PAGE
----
Known Flaws Sunk Savannah Harbor Project with South Carolina
Problems cited by South Carolina in its recent denial of a certification for the Savannah Harbor deepening project echoed comments submitted to the U.S. Army Corps of Engineers by conservation groups in Georgia and South Carolina.
In January 2011, the Southern Environmental Law Center outlined the same problems with the project to the U.S. Army Corps of Engineers on behalf of Center for a Sustainable Coast, National Wildlife Federation, Savannah Riverkeeper, the South Carolina Coastal Conservation League, and the South Carolina Wildlife Federation.
“The Corps and GPA sought the certification from South Carolina for their plan knowing it was flawed,” said Chris DeScherer, senior attorney at the Southern Environmental Law Center. “In addition to continued questions about its actual economic benefit to Savannah, the deepening project would threaten the city’s water supply and destroy aquatic life and unique habitats in the Savannah River.”
The proposed deepening of the river raises substantial concerns over harm to the Savannah River system and life dependent on the river’s health. Among the major concerns of deepening are lower oxygen levels in the river that compromise river life and create complications for industrial dischargers upstream. The threat to river life already subject to seasonal dead zones would be compounded by increasing salt water intrusion into the river. This salt water intrusion also threatens the tap water for the City of Savannah because the higher chloride levels would cause lead to leach from older pipes within the city.
Conservation groups also highlighted the need for a competitive comparison to other Atlantic ports to ensure the best, smartest investment of federal taxpayer money and to minimize damage to natural resources and unnecessary spending.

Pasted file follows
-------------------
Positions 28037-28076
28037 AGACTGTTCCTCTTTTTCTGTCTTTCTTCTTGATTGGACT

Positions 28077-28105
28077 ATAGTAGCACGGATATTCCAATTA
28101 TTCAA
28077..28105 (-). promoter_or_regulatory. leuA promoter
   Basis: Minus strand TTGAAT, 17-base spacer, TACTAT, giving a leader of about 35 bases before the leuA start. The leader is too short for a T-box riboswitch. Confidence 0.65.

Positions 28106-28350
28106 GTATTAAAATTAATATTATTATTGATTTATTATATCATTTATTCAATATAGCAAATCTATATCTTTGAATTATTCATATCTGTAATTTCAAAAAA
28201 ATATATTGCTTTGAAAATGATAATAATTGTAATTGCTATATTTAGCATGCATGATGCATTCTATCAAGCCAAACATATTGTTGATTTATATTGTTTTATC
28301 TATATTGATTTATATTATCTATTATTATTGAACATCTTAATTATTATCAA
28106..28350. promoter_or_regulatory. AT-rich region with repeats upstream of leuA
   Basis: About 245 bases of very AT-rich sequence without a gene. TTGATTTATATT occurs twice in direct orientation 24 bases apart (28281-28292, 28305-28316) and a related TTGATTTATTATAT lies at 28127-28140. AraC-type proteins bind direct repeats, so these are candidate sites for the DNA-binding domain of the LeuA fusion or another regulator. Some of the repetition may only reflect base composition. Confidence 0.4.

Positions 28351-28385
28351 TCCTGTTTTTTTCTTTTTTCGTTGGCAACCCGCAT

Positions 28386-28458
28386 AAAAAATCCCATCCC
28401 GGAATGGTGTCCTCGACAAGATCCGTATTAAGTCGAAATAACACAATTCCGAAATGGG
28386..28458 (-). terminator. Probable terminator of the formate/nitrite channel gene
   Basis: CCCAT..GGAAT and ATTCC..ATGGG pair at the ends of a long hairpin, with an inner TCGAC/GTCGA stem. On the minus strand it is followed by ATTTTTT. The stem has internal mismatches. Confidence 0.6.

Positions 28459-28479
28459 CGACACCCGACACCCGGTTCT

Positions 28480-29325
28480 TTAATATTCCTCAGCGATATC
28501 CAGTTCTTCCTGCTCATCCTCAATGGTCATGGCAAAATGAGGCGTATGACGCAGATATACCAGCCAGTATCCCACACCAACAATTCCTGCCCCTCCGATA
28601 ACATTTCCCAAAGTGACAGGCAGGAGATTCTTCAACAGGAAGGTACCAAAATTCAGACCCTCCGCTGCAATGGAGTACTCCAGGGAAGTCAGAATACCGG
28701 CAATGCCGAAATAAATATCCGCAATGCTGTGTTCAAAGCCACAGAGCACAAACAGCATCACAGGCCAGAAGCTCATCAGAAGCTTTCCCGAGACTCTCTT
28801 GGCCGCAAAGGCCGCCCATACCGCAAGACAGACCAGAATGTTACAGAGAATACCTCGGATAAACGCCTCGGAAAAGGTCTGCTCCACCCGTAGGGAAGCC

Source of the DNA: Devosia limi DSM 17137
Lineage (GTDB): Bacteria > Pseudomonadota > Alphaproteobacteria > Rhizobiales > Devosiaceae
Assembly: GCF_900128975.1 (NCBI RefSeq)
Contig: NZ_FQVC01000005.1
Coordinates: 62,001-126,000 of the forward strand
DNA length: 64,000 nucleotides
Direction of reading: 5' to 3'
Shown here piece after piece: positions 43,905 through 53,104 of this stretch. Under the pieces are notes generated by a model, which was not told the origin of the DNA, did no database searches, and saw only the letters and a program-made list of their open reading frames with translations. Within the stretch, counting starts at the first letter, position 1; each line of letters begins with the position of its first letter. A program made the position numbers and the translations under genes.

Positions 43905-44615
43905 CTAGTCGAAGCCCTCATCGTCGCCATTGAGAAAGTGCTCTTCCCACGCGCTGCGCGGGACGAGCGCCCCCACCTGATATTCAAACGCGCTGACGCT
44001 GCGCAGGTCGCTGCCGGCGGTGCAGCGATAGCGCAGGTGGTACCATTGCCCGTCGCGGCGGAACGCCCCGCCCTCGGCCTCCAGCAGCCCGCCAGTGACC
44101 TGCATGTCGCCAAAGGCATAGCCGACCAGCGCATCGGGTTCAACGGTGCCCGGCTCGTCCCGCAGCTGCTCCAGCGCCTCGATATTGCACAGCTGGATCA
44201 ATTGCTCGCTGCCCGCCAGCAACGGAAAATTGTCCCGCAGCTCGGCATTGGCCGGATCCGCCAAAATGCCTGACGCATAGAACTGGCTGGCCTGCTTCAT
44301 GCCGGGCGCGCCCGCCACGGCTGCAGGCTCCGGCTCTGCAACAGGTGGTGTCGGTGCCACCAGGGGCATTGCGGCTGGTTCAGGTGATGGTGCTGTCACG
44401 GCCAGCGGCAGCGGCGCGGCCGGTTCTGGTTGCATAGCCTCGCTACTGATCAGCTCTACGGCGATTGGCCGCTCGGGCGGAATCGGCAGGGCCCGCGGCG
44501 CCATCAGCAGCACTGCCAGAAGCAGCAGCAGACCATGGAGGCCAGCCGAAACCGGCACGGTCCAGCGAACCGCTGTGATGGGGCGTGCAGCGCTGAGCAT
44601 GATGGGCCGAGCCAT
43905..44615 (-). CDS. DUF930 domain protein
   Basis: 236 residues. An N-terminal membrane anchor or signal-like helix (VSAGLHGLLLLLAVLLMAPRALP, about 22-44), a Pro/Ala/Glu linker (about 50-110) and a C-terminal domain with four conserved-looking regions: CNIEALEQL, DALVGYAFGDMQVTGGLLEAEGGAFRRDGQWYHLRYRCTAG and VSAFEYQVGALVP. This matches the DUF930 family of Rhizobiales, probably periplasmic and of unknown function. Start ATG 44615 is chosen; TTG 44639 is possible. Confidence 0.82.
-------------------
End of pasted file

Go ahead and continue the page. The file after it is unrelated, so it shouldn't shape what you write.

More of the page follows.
“To prevent further waste of time and resources, the Corps should do a competitive comparison of the Southeast Atlantic ports to identify the port that would give taxpayers the best return on investment with the least amount of risk and damage,” added Bill Sapp, senior attorney with the Southern Environmental Law Center. “In any case, until a regional port analysis is done, there is no way of knowing how to optimize the use of taxpayer money.”
In its draft Environmental Impact Statement, the Corps asserted that the $600 million project has nothing to do with maintaining or increasing business for the Georgia Ports Authority at the Savannah terminal. If the terminal’s business is unaffected by the proposed deepening and would continue to grow at the same rate without it, the conservation groups point out that spending hundreds of millions in taxpayer dollars to deepen the river would be unnecessary and wasteful in addition to irreparably harming the river system.